How will these resources help you? 

The ethics of criminal justice is a popular topic in Key Stages 4 and 5, and when framed rightly, it can also provoke interesting discussions in younger year groups. Students are usually familiar with the portrayal of crime and justice in the media and popular culture and bring to the debate both pre-existing opinions and varyingly accurate preconceptions about crime rates and types of punishment. These resources focus on prisons and the ethics of prisons as a punishment from religious and non-religious perspectives. They also offer some challenging and occasionally controversial arguments, balanced with thought-provoking case studies and a healthy dose of realism. I find students love this topic and become intrigued with offenders' rights and whether or not our rights can or should be considered inviolable. They also enjoy thinking about what prison should look like as a punishment and who it is really for. 

Challenging the way prisons work

Justice on Trial: Radical Solutions for a System at Breaking Point

by Chris Daw, published by Bloomsbury Continuum, (2021), 9781472977854

Barrister Chris Daw discusses the purpose and current situation of prisons, focusing on the UK, and argues that custodial sentences are currently failing to serve their purpose and criminalising and dehumanising people and leading to serious harm. He argues systematically that most types of crime would be better served with a non-custodial sentence and that we need to re-think our entire model of prisons and custody. His arguments for not criminalising children and young people lead to interesting discussions among my students and raise the question of at what point we can or should bear criminal responsibility. 

An academic perspective on practical sentencing

What Works in Crime Prevention and Rehabilitation: Lessons from Systematic Reviews

by David Weisburd, David Farrington and Charlotte Gill, published by Springer, (2016), 9781493974887

Each chapter in this book is written by an expert in the field. The most relevant to prisons is ‘Correctional Programs’ by American criminologist David Wilson, which examines the purpose and effectiveness of custodial sentences.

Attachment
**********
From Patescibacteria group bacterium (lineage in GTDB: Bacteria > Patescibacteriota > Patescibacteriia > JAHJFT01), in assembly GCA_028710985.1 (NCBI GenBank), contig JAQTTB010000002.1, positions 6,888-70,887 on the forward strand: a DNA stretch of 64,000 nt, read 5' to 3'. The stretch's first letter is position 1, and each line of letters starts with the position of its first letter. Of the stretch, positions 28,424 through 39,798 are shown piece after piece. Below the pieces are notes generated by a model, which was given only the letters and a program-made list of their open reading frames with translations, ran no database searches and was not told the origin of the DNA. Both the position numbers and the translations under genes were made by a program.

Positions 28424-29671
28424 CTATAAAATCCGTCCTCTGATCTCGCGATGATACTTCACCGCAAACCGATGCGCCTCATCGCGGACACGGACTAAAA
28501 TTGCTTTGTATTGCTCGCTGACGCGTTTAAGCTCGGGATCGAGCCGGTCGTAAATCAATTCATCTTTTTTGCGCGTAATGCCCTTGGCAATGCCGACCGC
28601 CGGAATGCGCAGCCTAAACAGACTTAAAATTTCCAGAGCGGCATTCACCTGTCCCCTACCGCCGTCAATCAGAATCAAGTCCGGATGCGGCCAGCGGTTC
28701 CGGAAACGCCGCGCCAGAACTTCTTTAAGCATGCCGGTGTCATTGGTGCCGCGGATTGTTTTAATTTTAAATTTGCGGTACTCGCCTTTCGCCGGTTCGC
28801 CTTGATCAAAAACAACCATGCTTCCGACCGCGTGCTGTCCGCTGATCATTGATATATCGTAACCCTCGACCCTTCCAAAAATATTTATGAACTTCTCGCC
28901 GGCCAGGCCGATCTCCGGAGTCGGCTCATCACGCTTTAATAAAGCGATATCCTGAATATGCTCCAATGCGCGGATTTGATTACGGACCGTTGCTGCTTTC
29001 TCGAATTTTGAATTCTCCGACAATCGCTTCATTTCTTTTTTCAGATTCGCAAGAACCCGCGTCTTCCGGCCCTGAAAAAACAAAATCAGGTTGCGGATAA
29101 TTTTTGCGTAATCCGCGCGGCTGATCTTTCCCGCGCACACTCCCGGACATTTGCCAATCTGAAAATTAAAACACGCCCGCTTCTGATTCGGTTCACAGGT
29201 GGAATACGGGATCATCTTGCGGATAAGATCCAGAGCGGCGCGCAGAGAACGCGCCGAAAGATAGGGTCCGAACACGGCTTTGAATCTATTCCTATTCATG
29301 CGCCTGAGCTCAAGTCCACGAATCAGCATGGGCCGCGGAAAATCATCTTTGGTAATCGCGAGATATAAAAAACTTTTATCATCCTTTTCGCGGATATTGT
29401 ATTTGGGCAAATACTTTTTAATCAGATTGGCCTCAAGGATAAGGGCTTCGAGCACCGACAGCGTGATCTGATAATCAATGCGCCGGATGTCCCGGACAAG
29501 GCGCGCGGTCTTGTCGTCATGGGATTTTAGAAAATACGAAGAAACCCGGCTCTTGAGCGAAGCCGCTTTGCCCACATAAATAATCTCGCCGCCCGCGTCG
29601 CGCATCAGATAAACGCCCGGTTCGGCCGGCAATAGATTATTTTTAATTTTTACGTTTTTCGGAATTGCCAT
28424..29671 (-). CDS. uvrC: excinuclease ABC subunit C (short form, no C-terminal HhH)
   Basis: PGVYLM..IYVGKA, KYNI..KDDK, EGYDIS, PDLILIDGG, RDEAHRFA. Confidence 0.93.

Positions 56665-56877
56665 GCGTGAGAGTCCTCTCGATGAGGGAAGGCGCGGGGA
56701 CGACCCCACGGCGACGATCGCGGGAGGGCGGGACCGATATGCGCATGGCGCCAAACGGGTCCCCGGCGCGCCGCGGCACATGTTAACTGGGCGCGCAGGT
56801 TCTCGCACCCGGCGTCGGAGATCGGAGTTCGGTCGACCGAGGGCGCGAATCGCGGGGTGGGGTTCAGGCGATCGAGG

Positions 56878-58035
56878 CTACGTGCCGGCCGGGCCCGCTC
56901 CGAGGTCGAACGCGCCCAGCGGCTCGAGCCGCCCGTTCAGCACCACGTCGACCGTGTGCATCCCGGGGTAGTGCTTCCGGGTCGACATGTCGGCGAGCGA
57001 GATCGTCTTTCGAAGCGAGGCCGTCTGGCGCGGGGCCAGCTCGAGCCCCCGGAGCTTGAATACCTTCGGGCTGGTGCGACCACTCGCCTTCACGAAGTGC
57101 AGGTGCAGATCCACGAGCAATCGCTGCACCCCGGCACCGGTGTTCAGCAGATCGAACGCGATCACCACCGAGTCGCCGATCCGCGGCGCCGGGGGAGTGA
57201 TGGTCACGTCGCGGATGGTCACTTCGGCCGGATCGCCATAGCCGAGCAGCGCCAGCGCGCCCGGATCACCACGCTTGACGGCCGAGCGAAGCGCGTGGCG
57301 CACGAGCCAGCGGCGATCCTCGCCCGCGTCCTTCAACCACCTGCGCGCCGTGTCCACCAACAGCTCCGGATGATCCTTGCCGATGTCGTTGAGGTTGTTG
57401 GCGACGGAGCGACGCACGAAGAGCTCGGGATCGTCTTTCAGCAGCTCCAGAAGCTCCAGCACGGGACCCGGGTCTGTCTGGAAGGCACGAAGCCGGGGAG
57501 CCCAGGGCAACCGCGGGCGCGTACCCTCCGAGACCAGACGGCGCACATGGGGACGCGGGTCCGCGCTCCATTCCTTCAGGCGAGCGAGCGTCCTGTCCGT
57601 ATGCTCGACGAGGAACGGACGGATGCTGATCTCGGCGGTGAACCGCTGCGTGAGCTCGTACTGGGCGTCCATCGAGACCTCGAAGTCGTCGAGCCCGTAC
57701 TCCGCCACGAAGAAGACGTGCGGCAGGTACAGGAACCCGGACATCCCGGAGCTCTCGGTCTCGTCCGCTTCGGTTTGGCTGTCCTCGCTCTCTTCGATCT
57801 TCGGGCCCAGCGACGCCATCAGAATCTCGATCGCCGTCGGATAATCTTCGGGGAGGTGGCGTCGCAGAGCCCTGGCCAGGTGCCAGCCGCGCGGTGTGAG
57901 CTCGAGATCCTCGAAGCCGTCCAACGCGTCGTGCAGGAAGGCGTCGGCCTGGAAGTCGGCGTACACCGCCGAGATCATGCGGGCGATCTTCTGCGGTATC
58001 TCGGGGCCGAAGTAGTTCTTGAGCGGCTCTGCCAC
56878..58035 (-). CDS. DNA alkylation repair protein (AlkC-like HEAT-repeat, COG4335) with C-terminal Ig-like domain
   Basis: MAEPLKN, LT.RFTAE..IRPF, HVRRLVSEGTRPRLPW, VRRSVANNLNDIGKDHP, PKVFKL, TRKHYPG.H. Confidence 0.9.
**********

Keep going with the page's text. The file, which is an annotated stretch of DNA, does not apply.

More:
Religion and sentencing

More God, Less Crime: Why Faith Matters and How It Could Matter More

by Byron R. Johnson, published by Templeton Press, (2011), 9781599473949

American Christian criminologist Byron Johnson argues that faith promotes pro-social behaviour. He uses a series of case studies to demonstrate that religious-based prison programmes, alternatives to prison, or crime prevention measures are often among the most successful. He describes the spiritually transformative role of faith and the sense of community and purpose that it can engender. Students can look at this critically in the context of other faith-based prison initiatives with a social purpose, such as prison chaplaincy in the UK.

A human rights perspective

Preventive Justice

by Andrew Ashworth and Lucia Zedner, published by Oxford University Press, (2015), 9780198712534

This book examines the history and ethical justification of justice based on prevention. Inevitably this focuses a lot on deterrence as a purpose of punishment, but it also looks at the purpose, morality and effectiveness of custodial sentences. The authors look at how custodial sentences can restrict people’s human rights. I tend to give my students selected quotes to discuss and enhance their learning, as the book itself might be hard going for some. 

Audiovisual clip

The Compass: Is this a ‘luxury prison’?

published by BBC, (2018)

A look at Halden Prison in Norway.

Further Materials

Prison: how to break the cycle of reoffending?, published by The Economist, (2015) Watch this clip
'I went from prisoner to PhD', published by BBC Ideas, in partnership with the Open University, (2020) Watch this video
Penal Reform International, published by PRI Visit this website
Susan Woodshore is a teacher in Edinburgh. She has a PhD in Ecclesiastical History and enjoys creating new educational resources across religion, ethics and philosophy.

Text © Susan Woodshore, 2023.